A tough question this week, but a few brave souls dared to take it on! Thank you to all who took part and shared your views on the very pertinent question of whether you would dare to have an implant, chip or some kind of technology added to your brain or body. Whilst it is no surprise that most of us would not elect to do this, I do wonder how long this sentiment will continue. As each generation passes, and becomes more comfortable with technology, it gets easier to accept it as a part of our lives. If I had asked you 20 years ago whether you would have allowed yourselves to own and carry tech with you that would track your every move, your private,conversations, whether you would share your personal details online, whether you would sacrifice your privacy for the convenience of what a smart phone can offer you today... I’m sure most if not all of you would have said no. Now today i bet you have one, and have made that sacrifice. SO is it just an inevitable step forward for our children or our grandchildren to do the same, only this time with implants and tech that can offer even more convenience and .. perhaps some super powers!
I would like to add that one person, who i wont name, was quite upset that i had asked this question.. OK actually i will @builderofcastles. He seemed to think there was no point in asking such a question, in his mind there was no debate to be had. .. no question to pose.. and only one right answer. I would urge caution to those people who try to stop free speech, dialogue, and questioning things that may seem crazy, or wrong. When we do this, we lose the chance to inquire, to test, taste, and gauge the views of the people. Then one day we may suddenly be living in the very world that we thought could never happen..
It is my opinion that human cyborgs are almost inevitable. The only question in my mind is what percentage of the world will adopt them, and for what purposes. It is clear that we have embraced technology to be a necessary part of our lives, even in the third world! So i urge caution, do not underestimate the pace or effect that technology is going to have on our world and cultures in the coming generations. If you live in a city, most like your children will become a part of this brave new world, this dystopian system of control and oppression. In my opinion there is only way out, to live in Zion so to speak.. to take yourself and live a life connected to the nature and the natural flow.
With that said, i hope you enjoy reading our community posts on this very important subject!
This weeks' @ecotrain Question of the Week is something different than what we're used to. @eco-alex mentions in his post that he watched a video featuring real-life villain for some, super-hero for others, Elon Musk explaining about a project he has been working on. This project called 'Neuralink' hoping to produce some sort of chip that can be implanted in people and would...well, what would it do? (shivers...) We can all imagine what it can do. It could range from not needing a passport or ID (scary stuff), being able to learn languages fast, to something far more Orwellian like mind control or worse (jeez, what's worse than mind control?). The question is, would I take it?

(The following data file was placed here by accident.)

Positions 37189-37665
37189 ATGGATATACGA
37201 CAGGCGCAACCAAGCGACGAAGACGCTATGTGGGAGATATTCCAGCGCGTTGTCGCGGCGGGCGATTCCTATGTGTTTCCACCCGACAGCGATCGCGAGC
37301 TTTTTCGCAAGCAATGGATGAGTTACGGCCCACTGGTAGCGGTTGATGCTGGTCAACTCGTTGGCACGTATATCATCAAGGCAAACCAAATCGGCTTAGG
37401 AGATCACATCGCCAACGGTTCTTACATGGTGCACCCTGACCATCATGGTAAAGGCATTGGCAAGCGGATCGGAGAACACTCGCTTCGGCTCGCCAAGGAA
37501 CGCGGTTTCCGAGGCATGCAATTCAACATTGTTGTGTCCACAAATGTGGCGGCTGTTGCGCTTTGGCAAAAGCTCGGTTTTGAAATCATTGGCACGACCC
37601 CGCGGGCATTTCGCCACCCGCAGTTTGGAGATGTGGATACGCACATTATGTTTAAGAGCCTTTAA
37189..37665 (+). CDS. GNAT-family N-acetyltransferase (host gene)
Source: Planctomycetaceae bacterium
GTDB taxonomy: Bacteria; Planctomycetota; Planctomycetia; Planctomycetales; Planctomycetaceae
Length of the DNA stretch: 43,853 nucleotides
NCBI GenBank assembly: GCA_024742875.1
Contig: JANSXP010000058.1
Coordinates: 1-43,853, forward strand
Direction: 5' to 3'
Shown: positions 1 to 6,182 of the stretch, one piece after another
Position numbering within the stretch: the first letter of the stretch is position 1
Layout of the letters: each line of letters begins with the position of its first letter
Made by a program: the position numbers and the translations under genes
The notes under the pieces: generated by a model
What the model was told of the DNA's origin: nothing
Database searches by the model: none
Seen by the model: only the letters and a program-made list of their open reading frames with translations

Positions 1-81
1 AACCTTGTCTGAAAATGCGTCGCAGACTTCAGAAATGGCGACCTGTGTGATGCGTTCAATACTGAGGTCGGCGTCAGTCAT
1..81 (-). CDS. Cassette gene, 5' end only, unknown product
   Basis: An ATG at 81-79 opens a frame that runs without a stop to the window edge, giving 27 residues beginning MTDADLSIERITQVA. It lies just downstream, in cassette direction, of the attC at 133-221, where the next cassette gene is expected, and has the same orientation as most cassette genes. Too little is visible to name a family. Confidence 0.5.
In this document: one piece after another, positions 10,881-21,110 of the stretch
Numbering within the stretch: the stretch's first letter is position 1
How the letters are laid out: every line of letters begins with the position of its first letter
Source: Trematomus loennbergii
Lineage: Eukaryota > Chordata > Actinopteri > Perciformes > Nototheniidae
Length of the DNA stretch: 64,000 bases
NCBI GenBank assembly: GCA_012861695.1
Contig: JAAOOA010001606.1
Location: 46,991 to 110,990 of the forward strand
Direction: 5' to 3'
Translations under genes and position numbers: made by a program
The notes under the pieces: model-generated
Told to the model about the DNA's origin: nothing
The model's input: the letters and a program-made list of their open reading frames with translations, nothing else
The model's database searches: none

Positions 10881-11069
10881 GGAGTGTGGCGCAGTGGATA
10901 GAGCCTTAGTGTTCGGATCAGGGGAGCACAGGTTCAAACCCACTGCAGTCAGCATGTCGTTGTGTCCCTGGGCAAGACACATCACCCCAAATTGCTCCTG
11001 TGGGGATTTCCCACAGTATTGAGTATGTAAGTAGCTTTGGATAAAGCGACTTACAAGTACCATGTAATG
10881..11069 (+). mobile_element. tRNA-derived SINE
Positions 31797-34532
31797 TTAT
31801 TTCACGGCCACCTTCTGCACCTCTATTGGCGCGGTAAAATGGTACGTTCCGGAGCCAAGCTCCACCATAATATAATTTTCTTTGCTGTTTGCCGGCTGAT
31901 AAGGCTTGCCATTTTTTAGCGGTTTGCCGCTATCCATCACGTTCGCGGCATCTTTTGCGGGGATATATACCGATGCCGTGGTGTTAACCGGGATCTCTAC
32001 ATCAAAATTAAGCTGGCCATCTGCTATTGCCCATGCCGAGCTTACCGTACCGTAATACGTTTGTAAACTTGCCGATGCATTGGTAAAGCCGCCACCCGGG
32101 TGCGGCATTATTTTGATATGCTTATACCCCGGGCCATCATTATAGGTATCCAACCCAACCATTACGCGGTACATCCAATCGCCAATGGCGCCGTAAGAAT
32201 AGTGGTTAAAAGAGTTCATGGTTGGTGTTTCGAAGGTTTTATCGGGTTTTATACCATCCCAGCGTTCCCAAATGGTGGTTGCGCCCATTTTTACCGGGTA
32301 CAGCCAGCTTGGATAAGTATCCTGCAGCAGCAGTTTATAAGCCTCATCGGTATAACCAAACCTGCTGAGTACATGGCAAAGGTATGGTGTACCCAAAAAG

If, in some future where an implant Slid into the sliced skin, muscles Became part of the corpuscular flow, the neural networking Lurked underneath the body’s topography Inserted into the brain, lazer thin, slivered chips Made us cyborg, super human, superseding Our landscape of mortality with it’s human suffering
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Cyborg as an improved human alternative?
What until recently was only science fiction, It could be becoming a near reality, thanks to technological advances, although it is still undergoing experimentation. Technology is moving towards "increasing" natural human capacities with cybernetic devices capable of creating superhumans, the chips that are installed in the brain would contribute to improving human capabilities, beyond current limitations, such as aging, disease, the limitations of speed, strength, endurance and intelligence.
To give a rough outline of the scenario: Apparently today's technology is on the brink of providing WiFi chips into our nervous system, which could enable us to learn anything instantly, get X-ray and night-vision, or a number of other conceivable “superpowers”. What follows are a few of my immediate reactions to this, as they popped into my mind while sitting at the Auckland airport in a semi-daze, trying to type the hours away.
Instant Knowledge, Do I Really Want It?
This is another week question of @ecotrain. I think it's an interesting topic so I would love to join, after all he said anyone can join.
Power, good deeds and privileged. Who wouldn't love that sort of thing. Everyone maybe but only few are willing to do this thing. Being superhero means you have lot of sacrifices. Dp you still remember what Spiderman said?
Great power, comes with a great responsibility
That is true, you will be called a superhero because of your heroism. For example a soldier. He joined the battle field even if the soldier knew already that he might be dead or still alive. But why do you think they're doing that? It's because they will fight for their country in order to achieve liberty.
All this talk of implants and chips that can give you super human powers, with the tremendous advances in AI , this seems to be the way of the future. I'm very interested in that, listening to Elon Musk speaking of the future and the developments they have been making